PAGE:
[13] Supreme People’s Court of China, Guidelines from the Supreme People’s Court on Several Issues Regarding the Application of Law in Adjudicating Civil Patent Cases Relating to Drug Registration” (July 5, 2021) (“SPC Judicial Guidelines”); CNIPA, Measures for Administrative Adjudication Concerning Early Resolution of Drug Patent Disputes (July 5, 2021) (“CNIPA Administrative Adjudication Guidelines”).

[14] See, e.g., China’s Proposal to Provide a Patent Linkage System and Patent Term Extensions – Considerations for Drug Companies (July 27, 2020), https://www.paulhastings.com/insights/client-alerts/chinas-proposals-to-provide-a-patent-linkage-system-and-patent-term-extensions-considerations-for-drug-companies; Takeaways from China’s Proposed Regulation to Implement a Drug Patent Linkage System (Oct. 5, 2020), https://www.paulhastings.com/insights/client-alerts/takeaways-from-chinas-proposed-regulation-to-implement-a-drug-patent-linkage-system.

[15] In addition to small molecule and biologic drugs, China’s patent linkage system also cover traditional Chinese medicine.

[16] Interim Implementation Measures, at Arts. 7, 12.

[17] Id.

[18] China’s Patent Law, at Arts. 45-46.

[19] Interim Implementation Measures, at Arts. 6, 12.

[20]Id.; China’s Marketed Drug Patent Information Registration Platform, https://zldj.cde.org.cn/home.

[21] Interim Implementation Measures, at Arts. 6, 12.

[22] Id. at Art. 8.

[23] SPC Judicial Guidelines, at Art. 10.

[24] Interim Implementation Measures, at Art. 11.

[25] Id.

[26] SPC Judicial Guidelines, at Art. 12.

[27]  Interim Implementation Measures, at Arts. 4, 5.

[28]  Id. at Arts. 4, 12.

[29] NMPA and CNIPA, Policy Interpretation Regarding the Implementation Measures for a Mechanism for Early Resolution of Drug Patent Disputes (Trial), § 4 (July 4, 2021).

[30] 21 C.F.R. § 314.53.

[31] 42 U.S.C. § 262(k)(9)(A).

[32] Interim Implementation Measures, at Art. 3.

[33] U.S. Food and Drug Administration, Orange Book: Approved Drug Products with Therapeutic Equivalence Evaluations, https://www.accessdata.fda.gov/scripts/cder/ob/index.cfm.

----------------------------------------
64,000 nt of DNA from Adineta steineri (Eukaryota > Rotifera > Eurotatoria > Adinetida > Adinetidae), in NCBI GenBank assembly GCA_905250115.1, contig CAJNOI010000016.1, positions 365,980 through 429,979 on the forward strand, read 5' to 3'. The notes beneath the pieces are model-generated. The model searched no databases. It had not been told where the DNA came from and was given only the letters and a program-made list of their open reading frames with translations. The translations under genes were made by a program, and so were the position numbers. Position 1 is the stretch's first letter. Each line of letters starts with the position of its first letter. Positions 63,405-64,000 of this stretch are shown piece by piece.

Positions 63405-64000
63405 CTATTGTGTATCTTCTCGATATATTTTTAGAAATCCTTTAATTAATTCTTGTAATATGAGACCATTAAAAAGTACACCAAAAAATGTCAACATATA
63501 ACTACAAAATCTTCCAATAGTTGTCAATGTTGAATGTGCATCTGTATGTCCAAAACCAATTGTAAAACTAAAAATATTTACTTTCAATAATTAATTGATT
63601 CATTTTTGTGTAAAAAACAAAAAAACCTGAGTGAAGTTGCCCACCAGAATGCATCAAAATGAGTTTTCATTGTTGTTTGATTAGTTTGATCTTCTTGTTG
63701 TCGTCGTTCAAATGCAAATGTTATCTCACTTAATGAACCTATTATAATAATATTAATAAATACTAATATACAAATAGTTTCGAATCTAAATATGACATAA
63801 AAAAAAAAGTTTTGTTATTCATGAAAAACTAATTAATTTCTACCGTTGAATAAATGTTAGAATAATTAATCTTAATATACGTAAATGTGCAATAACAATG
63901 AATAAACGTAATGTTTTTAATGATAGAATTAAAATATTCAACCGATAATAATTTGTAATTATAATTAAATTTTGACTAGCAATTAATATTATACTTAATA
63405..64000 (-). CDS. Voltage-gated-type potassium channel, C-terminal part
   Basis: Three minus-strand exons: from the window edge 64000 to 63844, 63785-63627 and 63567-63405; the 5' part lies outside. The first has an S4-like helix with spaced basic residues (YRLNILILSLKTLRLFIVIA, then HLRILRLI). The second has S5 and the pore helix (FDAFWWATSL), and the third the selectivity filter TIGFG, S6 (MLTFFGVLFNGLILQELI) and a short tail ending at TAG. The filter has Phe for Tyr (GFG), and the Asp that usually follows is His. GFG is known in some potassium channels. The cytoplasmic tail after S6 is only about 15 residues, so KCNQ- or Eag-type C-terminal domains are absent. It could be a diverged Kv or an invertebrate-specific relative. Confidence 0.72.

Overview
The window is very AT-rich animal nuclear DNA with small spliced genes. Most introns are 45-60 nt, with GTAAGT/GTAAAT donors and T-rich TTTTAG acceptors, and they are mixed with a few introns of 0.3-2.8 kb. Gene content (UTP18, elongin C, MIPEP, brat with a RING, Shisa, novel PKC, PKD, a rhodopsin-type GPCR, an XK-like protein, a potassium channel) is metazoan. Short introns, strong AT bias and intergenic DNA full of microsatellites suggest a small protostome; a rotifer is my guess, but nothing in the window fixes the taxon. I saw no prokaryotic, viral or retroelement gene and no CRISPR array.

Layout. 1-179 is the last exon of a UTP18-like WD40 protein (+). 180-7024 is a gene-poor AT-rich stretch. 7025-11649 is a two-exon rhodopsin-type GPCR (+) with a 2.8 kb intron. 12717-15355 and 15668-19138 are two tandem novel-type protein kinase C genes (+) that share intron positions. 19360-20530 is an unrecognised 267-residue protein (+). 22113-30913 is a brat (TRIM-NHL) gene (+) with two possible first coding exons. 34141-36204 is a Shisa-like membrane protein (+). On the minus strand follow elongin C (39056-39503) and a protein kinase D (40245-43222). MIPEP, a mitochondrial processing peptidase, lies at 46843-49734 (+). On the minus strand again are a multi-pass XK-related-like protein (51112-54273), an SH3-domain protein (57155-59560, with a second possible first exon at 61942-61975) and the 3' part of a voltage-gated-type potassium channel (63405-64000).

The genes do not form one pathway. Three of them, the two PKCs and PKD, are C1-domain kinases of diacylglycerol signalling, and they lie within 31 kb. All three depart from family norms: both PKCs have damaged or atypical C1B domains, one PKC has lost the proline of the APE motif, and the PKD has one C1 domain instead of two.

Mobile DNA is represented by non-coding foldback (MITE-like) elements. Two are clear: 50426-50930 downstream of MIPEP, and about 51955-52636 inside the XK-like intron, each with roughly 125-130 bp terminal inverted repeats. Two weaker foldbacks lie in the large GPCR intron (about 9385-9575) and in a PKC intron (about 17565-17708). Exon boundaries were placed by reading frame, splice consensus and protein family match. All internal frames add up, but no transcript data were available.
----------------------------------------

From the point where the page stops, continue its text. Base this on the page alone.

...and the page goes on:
[34]42 U.S.C. § 262(k)(9)(A); Purple Book: Database of Licensed Biological Products, https://purplebooksearch.fda.gov/.

[35] Interim Implementation Measures, at Arts. 6, 12; China’s Marketed Drug Patent Information Registration Platform, https://zldj.cde.org.cn/home.

[36] 21 U.S.C. § 355(j)(2)(A)(vii).

[37] 42 U.S.C. § 262(l).

[38] Interim Implementation Measures, at Arts. 6, 12.

[39] Id.

[40] Id.; China’s Marketed Drug Patent Information Registration Platform, https://zldj.cde.org.cn/home.

[41] 21 U.S.C. § 355(j)(2)(B)(iv)(II).

[42] 21 U.S.C. § 355(j)(5)(C)(i)(III).

[43] 42 U.S.C. § 262(l).

[44] Interim Implementation Measures, at Arts. 7, 12.

[45] 35 U.S.C. § 271(e)(2).

[46] Interim Implementation Measures, at Arts. 7, 12.

[47] 21 U.S.C. § 355(j)(5)(B)(iii).

[48] 42 U.S.C. § 262(l).

[49] Interim Implementation Measures, at Arts. 7, 12; SPC Judicial Guidelines, at Art. 1; CNIPA Administrative Adjudication Measures.

[50] 28 U.S.C. §§ 1331, 1338(a), 2201, 2202; 35 U.S.C. § 271.

[51] Interim Implementation Measures, at Art. 8; SPC Judicial Guidelines, at Art. 4.

[52] 21 U.S.C. § 355(j)(5)(C)(i)(I).

[53] Interim Implementation Measures, at Art. 8.

[54] Id. at Art. 13.

[55] 21 U.S.C. § 355(j)(5)(B)(iii).

[56] 42 U.S.C. § 262(l)(8).

[57] SPC Judicial Guidelines, at Art. 11.

[58] E.g., Altana Pharma AG v. Teva Pharm. USA, Inc., 566 F.3d 999, 1005 (Fed. Cir. 2009).

[59] Interim Implementation Measures, at Art. 11.

[60] Id.

[61] 21 U.S.C. § 355(j)(5)(B)(iv).

[62] SPC Judicial Guidelines, at Art. 12.

[63] 35 U.S.C. § 285.

[64]CNIPA, Comparison Table Regarding Amendments to Patent Examination Guidelines (Draft for Comments) (“Draft amendments to China’s patent examination guidelines”) (Aug. 3, 2021), at Part 4, ¶ 3, Art. 8.

[65] Id. at Part 4, ¶ 3, Art. 8.1.

[66]CNIPA, Notification on Seeking Public Comments to Amendments to Patent Examination Guidelines (Draft for Comments) (Aug. 3, 2021), https://www.cnipa.gov.cn/art/2021/8/3/art_75_166474.html.

[67] Draft Amendments to China’s patent examination guidelines, at Part 4, ¶ 3, Art. 8.2.

[68] Id. at Part 4, ¶ 3, Art. 8.3.

[69] Id.

[70] Id. at Part 4, ¶ 3, Art. 8.4.

[71] Id.